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In both tone and style, Tegan and Sara’s music has changed in fits and bursts over the years, swinging between lovesick indie rock ballads to angry breakup anthems. Through it all, they have kept an authenticity and rawness about them that has inspired a loyal following. Here are their five most essential albums.
If It Was You (2002)
The album was a sign of the twins coming into their own as much as it was an early indicator of their broad versatility. Slicker production and more polished vocals did nothing to tone down the punky, garagey edge at the heart of their songwriting, which carries through more pop tracks like “Underwater,” and even the banjo ballad “Living Room.”
Love You To Death (2016)
It’s something like the victory lap to 2013’s Heartthrob. Shorter, starker, and more tightly focused than its predecessor, it lacks some of its vibrant energy but packs in plenty of emotion, making efficient use of its half hour runtime. Tracks like “Faint of Heart,” “BWU” and “100x” were welcome signs that Heartthrob was more than just a one-off.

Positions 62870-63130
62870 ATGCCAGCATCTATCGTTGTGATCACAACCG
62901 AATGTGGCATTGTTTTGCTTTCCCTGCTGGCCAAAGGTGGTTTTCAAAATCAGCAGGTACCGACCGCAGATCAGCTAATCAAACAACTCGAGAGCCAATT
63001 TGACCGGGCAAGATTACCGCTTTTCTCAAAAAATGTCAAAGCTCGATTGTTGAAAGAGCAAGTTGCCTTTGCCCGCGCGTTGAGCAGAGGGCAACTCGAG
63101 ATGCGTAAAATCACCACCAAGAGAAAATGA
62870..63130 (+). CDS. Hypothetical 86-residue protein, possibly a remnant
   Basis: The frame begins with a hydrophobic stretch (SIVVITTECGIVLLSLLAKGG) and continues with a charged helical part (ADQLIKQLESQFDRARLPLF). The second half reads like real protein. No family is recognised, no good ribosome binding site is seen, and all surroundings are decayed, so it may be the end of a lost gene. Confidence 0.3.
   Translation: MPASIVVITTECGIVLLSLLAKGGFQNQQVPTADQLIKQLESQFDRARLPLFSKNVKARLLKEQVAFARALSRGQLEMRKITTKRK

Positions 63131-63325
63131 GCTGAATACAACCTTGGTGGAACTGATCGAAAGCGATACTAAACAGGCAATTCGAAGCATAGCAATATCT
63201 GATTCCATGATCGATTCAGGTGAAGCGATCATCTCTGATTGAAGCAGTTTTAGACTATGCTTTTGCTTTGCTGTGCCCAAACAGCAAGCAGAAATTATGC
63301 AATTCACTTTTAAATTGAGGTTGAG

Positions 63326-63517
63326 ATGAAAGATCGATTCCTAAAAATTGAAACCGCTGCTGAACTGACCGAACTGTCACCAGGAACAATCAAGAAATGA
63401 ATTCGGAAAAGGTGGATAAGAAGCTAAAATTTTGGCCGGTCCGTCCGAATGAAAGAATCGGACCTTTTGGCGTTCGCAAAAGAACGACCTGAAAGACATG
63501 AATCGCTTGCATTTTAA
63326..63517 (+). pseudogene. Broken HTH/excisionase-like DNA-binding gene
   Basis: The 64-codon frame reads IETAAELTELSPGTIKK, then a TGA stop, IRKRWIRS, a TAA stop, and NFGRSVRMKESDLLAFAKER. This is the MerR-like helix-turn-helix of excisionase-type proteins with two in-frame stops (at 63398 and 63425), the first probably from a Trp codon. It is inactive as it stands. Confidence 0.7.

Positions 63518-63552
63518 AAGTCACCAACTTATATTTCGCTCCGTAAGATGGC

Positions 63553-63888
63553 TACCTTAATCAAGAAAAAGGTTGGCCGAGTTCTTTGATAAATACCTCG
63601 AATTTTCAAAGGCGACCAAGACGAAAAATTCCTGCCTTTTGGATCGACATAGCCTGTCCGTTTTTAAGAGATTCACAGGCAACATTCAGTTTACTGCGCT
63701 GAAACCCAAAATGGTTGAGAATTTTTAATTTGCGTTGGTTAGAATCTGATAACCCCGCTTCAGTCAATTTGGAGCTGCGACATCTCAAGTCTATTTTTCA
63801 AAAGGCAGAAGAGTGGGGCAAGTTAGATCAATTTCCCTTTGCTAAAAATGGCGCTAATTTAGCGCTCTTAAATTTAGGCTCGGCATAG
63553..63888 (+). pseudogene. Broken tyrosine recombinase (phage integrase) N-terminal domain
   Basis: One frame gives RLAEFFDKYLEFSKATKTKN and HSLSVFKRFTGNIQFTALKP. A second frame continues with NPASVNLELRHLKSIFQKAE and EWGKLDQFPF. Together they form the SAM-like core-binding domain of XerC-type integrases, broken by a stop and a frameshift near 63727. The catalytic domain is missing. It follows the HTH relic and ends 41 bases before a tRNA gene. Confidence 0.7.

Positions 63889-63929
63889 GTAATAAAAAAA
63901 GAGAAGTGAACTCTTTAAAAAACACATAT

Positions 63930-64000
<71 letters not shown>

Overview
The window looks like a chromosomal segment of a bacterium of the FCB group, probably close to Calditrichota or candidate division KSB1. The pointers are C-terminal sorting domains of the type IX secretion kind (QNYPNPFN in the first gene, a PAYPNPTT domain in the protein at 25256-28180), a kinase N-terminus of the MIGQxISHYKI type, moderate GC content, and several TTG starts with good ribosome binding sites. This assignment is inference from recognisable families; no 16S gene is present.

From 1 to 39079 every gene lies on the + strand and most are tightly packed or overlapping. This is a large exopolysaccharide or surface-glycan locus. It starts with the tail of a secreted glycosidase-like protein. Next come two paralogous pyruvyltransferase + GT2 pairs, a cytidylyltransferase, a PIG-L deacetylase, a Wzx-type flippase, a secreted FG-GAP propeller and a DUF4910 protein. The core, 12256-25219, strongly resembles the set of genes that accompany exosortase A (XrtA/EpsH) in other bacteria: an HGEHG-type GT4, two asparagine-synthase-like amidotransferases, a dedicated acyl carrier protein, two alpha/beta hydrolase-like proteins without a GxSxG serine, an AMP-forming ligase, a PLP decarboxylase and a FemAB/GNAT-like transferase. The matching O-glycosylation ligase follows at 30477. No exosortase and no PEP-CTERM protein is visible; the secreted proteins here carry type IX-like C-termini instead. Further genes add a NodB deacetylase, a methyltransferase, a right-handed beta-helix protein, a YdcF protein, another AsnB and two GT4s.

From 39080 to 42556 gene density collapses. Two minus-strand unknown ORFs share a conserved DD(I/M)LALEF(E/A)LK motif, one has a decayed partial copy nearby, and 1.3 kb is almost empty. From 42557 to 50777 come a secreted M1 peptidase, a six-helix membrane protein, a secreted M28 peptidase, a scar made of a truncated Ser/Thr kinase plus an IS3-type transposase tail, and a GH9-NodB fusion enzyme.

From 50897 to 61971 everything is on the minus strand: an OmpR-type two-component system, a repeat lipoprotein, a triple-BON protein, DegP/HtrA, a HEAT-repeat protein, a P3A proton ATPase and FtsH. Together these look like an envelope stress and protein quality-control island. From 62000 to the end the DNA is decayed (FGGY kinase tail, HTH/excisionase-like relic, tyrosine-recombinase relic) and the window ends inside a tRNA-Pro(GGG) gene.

The Con (2007)
Tegan and Sara bared their teeth like never before. The album that Tegan once said had blood all over it is the twins at their most passionate, running through a full slate of emotions that accompany the end of a relationship, from the wistfulness of “I Was Married” to the anger of “The Con” to the chaotic, raging “Nineteen.” Sara’s sidebar, “Back in Your Head,” is a pure pop break from the emotional tumult that hinted loudly at their future direction.
So Jealous (2004)
Tegan and Sara played with a brighter, more polished pop rock sound that divided critics but brought them plenty of commercial success. Reflecting the shift in the Quin sisters’ personal lives as they moved to almost opposite ends of Canada, excellent songs like “Fix You Up” and “Speak Slow” are as bittersweet as they are bright, hopeful for the future but pulling no punches emotionally.
A game changer for Tegan and Sara. It saw them go all in on the pop undercurrents that had always run through their previous work in one form or another. Its exuberant, boisterous synthpop was a strikingly abrupt, yet seamless departure from their alt-indie roots. In embracing a new sound, the Quins sacrificed absolutely none of the sheer talent and fierce individuality that had brought them to that point.
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